December 13, 2010

It’s Not Easy Being Green

Anyone who watched the television show “Seinfeld” probably remembers the episode in which Jerry tried to pick up a car he had rented, only to discover that the company had not held the vehicle for him. “See, you know how to take the reservation,” he told the rental agent in frustration. “You just don't know how to hold the reservation, and that's really the most important part of the reservation … the holding.”

When I think of this scene, it reminds me of the ability of modern enterprises to uphold “green” initiatives in the corporate world of cost cutting and quick decision making. Any company can claim to be green. But when you take a closer look at company practices, things are not always what they seem. This is especially problematic when the company’s line of work is helping other enterprises properly dispose of their retired IT assets.

How often do we read about sham recyclers … those that claim to be environmentally friendly but ultimately send e-waste to developing countries? It is much easier to fill up a container and ship IT assets to another country than to take the numerous and costly steps to ensure that equipment is properly recycled in the United States. Some of the latest headlines demonstrate that even the companies that are trying to be green can still be tempted to take dangerous “shortcuts.”

Being green takes a serious commitment. It is not a label to use when it is convenient and ignore when it is not. A commitment to the environment and sustainability must be inherent in the company’s idealistic mission and concrete processes. It can mean that your costs are higher and your business processes more complicated. For Converge, it means that we hold ourselves accountable to a strict no-landfill, no-e-waste-export policy. Every employee and downstream partner knows about our environmental commitment and understands that we take no shortcuts. Every vendor is strictly vetted and regularly audited to ensure that they are handling e-waste the correct way. It isn’t easy, but it’s the right thing to do.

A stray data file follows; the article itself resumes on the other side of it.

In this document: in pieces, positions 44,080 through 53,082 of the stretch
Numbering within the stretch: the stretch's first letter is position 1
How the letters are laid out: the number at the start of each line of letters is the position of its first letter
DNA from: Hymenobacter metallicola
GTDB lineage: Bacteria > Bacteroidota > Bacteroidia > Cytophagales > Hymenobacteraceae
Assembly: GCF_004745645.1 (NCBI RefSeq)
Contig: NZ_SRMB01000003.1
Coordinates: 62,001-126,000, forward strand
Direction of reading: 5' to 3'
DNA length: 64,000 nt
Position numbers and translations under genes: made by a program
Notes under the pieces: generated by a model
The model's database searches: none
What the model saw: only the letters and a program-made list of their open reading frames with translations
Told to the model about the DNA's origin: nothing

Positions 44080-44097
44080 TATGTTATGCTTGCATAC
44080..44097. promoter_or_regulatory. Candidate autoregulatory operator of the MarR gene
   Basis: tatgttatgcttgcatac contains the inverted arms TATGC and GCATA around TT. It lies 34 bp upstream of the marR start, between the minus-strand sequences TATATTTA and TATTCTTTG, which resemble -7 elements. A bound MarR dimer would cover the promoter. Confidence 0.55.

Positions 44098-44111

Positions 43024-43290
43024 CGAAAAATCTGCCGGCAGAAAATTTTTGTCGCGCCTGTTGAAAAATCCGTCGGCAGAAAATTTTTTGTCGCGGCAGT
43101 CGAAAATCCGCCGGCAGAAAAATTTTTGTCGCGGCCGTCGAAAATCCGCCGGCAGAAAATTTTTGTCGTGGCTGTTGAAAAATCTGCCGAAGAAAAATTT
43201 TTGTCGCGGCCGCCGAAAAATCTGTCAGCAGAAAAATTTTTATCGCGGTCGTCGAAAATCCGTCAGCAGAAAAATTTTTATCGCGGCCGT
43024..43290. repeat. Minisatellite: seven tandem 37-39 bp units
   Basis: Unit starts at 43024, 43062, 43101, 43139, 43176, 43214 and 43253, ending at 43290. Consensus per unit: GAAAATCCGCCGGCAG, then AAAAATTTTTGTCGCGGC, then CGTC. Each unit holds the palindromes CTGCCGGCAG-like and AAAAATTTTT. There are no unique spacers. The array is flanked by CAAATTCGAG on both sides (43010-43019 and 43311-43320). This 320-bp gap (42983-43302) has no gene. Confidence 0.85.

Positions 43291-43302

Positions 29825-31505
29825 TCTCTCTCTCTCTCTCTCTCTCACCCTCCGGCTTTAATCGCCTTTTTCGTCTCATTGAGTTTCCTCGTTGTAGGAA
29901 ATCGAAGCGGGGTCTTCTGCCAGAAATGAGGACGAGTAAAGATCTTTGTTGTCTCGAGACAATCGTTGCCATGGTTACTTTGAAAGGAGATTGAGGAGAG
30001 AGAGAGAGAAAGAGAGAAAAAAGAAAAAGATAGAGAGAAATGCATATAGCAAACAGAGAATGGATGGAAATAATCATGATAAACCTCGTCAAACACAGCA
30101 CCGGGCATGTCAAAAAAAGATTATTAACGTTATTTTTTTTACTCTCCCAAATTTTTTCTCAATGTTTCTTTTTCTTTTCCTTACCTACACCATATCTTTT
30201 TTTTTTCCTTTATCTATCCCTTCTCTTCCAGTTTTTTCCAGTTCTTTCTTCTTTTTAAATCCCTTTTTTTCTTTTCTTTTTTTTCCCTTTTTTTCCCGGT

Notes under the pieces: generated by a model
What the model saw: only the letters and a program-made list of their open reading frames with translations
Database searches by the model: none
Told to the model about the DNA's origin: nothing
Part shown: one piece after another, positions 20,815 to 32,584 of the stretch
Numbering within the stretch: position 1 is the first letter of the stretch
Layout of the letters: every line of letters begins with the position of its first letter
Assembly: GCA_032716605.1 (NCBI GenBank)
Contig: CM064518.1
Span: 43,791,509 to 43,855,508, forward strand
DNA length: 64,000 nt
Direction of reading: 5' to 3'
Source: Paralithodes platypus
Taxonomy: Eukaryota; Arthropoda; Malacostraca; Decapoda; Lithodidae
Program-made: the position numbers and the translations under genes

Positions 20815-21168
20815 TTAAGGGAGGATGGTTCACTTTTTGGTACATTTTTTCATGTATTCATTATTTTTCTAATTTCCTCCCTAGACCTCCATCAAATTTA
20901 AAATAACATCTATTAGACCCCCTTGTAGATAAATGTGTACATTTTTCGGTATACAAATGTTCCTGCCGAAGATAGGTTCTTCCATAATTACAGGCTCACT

At Converge, we do all the legwork so our customers don’t have to worry about a thing. Whether they want to remarket, redeploy, or donate end-of-life IT assets, we help them make the best decision. And when IT equipment has no residual value, we make certain that every asset is properly recycled so that none of it ends up in a landfill or overseas. Our customers are able to uphold their green promises, often returning money to their bottom line in the process … and we are all able to feel good about what we are doing to protect this world that our grandchildren stand to inherit.

This is why I am excited to announce that Converge has been named a 2010 Green Supply Award winner by Supply & Demand Chain Executive magazine. We have been recognized for our ability to help global enterprises identify the best strategies for end-of-life IT assets and at the same time meet their sustainability goals. Unfortunately, this recognition probably won’t be written about in major newspapers, but it is certainly news worth sharing. And it is an accomplishment to be proud of.

After all, as a famous Muppet once said, “It’s not easy being green.” We couldn’t agree more. But it is easy to ask Converge to do the hard work for you. It’s what we do. And we love it.

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